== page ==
I arrived at the same time as the midwife and we went upstairs. It was 11:10 at this point and clear that Jess was in deep labour. Her favourite 80’s music was playing and Emiel said that 30 minutes earlier they had been dancing to the music. This was going fast. She was emotional and struggling to cope. I suggested the shower again while the midwife got the birthing pool set up.
The shower was a dark place, she said later, where she later came to realize she had been in transition (the phase just before being fully open and ready to push the baby out.) It felt so intense and the contractions just kept coming with little break in between. She started to feel the urge to push and I encouraged her not to be afraid but to be mindful of what her body was doing and let it happen. We took turns to stay with her and help with the pool. When Emiel was with her he held the shower on her back and when I was with her I applied some counter pressure on her back. Meanwhile the midwife was working hard to get some water in the pool. I took over so she could go and check the heartbeat of the baby. The baby was doing fine. The midwife suggested Jess get into the pool.
As soon as she got it in, the water soothed the pain in her body a bit. It felt good and she relaxed but then a contraction would come and she wouldn’t know where to grab or what to do! I brought to her attention that the space between the contractions had gotten longer again (this is common for the pushing phase so mother and baby can recover from the intensity of the contraction.) As soon as she realized that, she could relax better in the breaks because she had more time to. We talked about how if she pushed with the contraction the pain would likely be less and it was as if that suddenly clicked for her and during the next contraction she got more focused and in control. I could see she was mindfully feeling what was going on in her body, listening to it and gently pushing the baby down. The warm water was all used up so the sweet midwife continued to warm the water every way possible wanting to have enough warm water in the pool before the baby came and wanting to allow the father to be in the moment with his wife!!
Jess moved onto her knees in the pool and after the next contraction all of a sudden said “I think something just came out” The midwife grabbed the mirror from her bag but as I looked down I saw a little tiny hand peeping out from underneath Jessica. The baby was already half born. Jessica and Emiel looked down together and there she was, sweet Tula, staring up at them from under the water. Jess wasn’t sure what to do but the midwife assured her she could just bring her out of the water herself. She did and pulled her baby’s wet little body up to her chest while sitting back in the pool. “There you are my little nugget” she said and as we all laughed with slight disbelief at what had just happened. The midwife said “Team Tula, Yay!” and we all cheered! It was just past midnight 🙂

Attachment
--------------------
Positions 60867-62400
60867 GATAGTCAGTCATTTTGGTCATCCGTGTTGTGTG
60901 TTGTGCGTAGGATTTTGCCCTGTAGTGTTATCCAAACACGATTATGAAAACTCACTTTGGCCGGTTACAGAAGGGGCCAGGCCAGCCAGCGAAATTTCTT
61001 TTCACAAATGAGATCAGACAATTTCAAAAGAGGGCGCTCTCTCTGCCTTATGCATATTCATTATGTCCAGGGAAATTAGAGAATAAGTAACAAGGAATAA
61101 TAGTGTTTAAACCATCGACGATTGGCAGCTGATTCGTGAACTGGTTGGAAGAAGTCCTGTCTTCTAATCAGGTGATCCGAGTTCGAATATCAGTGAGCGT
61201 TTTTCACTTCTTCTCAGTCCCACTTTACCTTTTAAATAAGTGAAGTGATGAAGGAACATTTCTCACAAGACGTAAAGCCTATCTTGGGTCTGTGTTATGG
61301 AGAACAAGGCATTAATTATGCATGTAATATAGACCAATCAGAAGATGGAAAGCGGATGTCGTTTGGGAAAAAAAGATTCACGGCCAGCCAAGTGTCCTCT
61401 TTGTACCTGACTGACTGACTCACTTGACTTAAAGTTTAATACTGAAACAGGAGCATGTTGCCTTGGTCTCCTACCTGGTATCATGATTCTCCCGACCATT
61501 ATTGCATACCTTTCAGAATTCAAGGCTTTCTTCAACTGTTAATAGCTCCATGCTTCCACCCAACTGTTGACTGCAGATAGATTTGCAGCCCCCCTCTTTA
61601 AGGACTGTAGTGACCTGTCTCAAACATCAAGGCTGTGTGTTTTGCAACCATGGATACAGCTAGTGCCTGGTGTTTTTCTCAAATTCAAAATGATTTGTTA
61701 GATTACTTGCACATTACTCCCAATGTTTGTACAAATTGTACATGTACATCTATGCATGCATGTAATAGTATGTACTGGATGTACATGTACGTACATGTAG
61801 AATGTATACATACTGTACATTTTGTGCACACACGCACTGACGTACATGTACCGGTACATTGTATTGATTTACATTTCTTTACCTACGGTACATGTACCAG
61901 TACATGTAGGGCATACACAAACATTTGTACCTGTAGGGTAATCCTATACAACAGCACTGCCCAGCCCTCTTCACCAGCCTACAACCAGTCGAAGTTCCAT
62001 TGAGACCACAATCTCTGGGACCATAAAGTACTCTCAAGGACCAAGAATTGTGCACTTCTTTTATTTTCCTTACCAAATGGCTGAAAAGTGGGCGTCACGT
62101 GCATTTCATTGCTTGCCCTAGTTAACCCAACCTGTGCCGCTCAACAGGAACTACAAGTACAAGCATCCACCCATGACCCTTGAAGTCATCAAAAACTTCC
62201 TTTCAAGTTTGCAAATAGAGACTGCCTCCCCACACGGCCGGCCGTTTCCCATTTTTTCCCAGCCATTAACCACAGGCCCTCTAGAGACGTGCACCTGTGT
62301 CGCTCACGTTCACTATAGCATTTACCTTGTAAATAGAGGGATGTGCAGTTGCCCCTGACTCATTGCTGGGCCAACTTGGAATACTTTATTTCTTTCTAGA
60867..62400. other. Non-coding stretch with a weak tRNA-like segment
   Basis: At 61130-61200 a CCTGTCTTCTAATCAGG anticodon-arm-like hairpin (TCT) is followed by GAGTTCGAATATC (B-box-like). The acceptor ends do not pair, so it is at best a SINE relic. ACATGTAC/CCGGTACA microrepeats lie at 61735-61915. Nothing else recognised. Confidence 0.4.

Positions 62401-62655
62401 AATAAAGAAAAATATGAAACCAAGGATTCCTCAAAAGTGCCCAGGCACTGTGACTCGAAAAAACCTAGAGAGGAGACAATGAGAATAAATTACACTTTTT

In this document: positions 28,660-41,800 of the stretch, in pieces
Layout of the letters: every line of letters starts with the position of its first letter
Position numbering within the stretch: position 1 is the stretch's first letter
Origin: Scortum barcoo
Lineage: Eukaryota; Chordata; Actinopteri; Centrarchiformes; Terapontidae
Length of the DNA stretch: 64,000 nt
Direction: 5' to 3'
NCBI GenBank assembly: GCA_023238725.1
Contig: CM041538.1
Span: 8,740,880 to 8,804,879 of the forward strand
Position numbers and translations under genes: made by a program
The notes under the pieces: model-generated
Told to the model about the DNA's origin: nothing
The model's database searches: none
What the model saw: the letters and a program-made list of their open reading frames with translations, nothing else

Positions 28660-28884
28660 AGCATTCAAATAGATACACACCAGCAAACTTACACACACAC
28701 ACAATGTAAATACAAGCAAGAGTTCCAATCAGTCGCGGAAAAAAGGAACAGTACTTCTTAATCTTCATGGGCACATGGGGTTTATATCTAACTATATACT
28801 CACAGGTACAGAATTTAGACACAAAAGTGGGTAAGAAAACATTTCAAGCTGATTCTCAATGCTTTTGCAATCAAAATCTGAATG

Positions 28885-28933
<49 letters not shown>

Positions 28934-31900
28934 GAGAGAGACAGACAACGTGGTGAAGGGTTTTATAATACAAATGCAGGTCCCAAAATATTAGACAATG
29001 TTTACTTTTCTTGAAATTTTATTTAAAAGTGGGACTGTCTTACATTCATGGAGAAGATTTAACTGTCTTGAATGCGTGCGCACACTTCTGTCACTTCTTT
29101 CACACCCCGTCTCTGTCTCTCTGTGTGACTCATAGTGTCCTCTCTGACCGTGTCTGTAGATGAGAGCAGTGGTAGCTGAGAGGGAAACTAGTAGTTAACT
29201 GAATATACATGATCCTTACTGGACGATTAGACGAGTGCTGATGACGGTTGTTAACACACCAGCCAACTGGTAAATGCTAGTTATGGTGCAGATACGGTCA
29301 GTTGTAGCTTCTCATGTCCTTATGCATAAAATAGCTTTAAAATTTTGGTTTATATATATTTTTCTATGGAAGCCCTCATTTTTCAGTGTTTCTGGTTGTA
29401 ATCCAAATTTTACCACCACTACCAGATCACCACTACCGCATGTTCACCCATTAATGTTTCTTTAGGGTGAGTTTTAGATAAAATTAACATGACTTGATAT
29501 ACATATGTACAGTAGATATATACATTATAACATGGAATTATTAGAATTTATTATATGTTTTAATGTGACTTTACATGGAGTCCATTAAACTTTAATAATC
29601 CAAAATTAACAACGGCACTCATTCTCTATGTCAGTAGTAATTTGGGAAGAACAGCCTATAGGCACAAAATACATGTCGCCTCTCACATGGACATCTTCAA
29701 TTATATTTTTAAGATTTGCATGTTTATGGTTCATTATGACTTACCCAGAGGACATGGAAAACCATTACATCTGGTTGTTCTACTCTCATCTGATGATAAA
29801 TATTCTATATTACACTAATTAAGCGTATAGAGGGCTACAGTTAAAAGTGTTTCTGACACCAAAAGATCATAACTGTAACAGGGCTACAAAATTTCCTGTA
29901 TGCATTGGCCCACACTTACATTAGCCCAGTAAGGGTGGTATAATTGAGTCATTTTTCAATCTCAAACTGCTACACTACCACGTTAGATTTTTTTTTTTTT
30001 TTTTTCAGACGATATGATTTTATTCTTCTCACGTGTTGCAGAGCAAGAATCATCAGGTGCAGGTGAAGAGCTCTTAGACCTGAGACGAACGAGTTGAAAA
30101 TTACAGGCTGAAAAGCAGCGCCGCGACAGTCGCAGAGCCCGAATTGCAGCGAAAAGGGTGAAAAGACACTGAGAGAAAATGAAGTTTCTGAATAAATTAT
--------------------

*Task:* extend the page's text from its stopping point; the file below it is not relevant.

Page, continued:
Tula let out a loud cry and then quietened down and enjoyed being in her mama’s arms in the water… which wasn’t quite full enough but was plenty warm enough. Playing in the background as she was born was “I want it that way” by the Back Street Boys! We laughed again and all put on our team Tula t-shirts as we had not yet had time to do.
The kraamzorg arrived, put on her t-shirt and joined the team Tula selfie. The dogs were introduced to the new addition and were very relaxed about the whole thing.
After a few hours I went home with an Oxytocin high, a bit of jet-lag, a bit of doula-lag and needing to get up the next day to teach a new Confident Birth Course! Doula life can be crazy but I love it!
Welcome sweet Tula, you are already very loved… even by your furry friends who are starting to get used to you now too. Emiel and Jessica thank you for letting me share your story.